One, a very high priority is to deal with the issues of buildings’ names. As you know, I’ve asked a committee to look very deeply at the history around the naming of buildings on campus — one in St. Paul, one on the West Bank and two on the East Bank. That report will get to me, I believe, [Friday]. I will read that and then make recommendations to the Board of Regents about a potential renaming or unnaming those buildings. It’s really important to me that I get that done and that the board takes action on it so it’s simply not an issue when President Gabel begins. 

I’m very focused on a successful legislative outcome. I think a stable and robust budget, which would be provided by the full $87 million state appropriation and a modest tuition increase, will enable her to have a strong base to move forward without artificial budget constraints that limited funding would pose for her. 

I’m very focused, and will continue in my year after as president emeritus, on continuing to bring our capital campaign down to the finish line. We’re about $3.2 billion of the way towards a $4 billion goal and I want to continue to help make that a reality.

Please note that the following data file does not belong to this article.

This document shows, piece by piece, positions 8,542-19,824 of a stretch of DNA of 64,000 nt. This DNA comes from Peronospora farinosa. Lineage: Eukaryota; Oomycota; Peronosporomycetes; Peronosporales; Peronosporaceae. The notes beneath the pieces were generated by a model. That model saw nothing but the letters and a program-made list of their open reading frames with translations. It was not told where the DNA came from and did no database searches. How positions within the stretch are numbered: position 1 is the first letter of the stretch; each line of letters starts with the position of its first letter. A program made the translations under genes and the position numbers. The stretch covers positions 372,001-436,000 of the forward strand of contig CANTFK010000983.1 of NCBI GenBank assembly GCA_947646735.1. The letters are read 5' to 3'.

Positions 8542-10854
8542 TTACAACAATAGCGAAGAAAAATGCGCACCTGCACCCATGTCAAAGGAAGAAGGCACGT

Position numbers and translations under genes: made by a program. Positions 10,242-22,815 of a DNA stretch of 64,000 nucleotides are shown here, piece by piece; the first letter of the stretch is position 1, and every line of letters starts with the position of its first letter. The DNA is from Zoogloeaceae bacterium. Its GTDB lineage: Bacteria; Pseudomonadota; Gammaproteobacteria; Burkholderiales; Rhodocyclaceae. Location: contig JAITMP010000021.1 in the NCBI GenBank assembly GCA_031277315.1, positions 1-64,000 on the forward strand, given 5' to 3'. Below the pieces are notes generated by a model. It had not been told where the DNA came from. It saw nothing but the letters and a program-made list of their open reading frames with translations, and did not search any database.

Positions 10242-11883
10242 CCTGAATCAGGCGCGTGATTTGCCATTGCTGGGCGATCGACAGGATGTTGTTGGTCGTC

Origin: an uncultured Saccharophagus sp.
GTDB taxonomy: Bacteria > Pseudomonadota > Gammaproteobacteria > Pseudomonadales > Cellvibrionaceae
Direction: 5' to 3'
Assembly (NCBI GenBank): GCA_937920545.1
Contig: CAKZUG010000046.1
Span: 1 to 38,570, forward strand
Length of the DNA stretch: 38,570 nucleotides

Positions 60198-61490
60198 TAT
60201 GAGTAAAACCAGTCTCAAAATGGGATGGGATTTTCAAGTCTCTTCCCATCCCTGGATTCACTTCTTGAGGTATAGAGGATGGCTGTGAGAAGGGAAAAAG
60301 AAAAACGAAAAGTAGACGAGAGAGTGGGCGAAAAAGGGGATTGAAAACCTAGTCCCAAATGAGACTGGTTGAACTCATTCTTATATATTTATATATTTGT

Those are probably the three big things for me in the next several months. … You know it would be wonderful if the Gopher men and women both went to the basketball Final Fours, but that’s a separate set of goals. 

You talked about the issue of building names. You’re going to be receiving the report from [Task Force on Building Names and Institutional History] tomorrow. What are your expectations for building names going forward? Do you expect that Coffman or any of the other buildings are going to be renamed?

Well, it’s premature for me to comment on that until I read the report. The purpose of the report is to give us a very solid and firm scholarly foundation on which to build a set of recommendations for the board. So I’m eager to receive and digest the report. 

Today is Thursday, but it’s also Valentine’s Day. Do you have any plans to celebrate?

My wife and I will be able to get away for a weekend in a couple of weeks, and we’re going to postpone our Valentine’s celebration until then. But as we’re preparing to move out of Eastcliff, we’ve been going through a whole lot of stuff and I was delighted to receive today a recycled Valentine’s card, which was the one that she gave me on our first Valentine’s day after after we were married. She’s kept a lot of stuff. 

Parts of the interview have been lightly edited for grammar and clarity.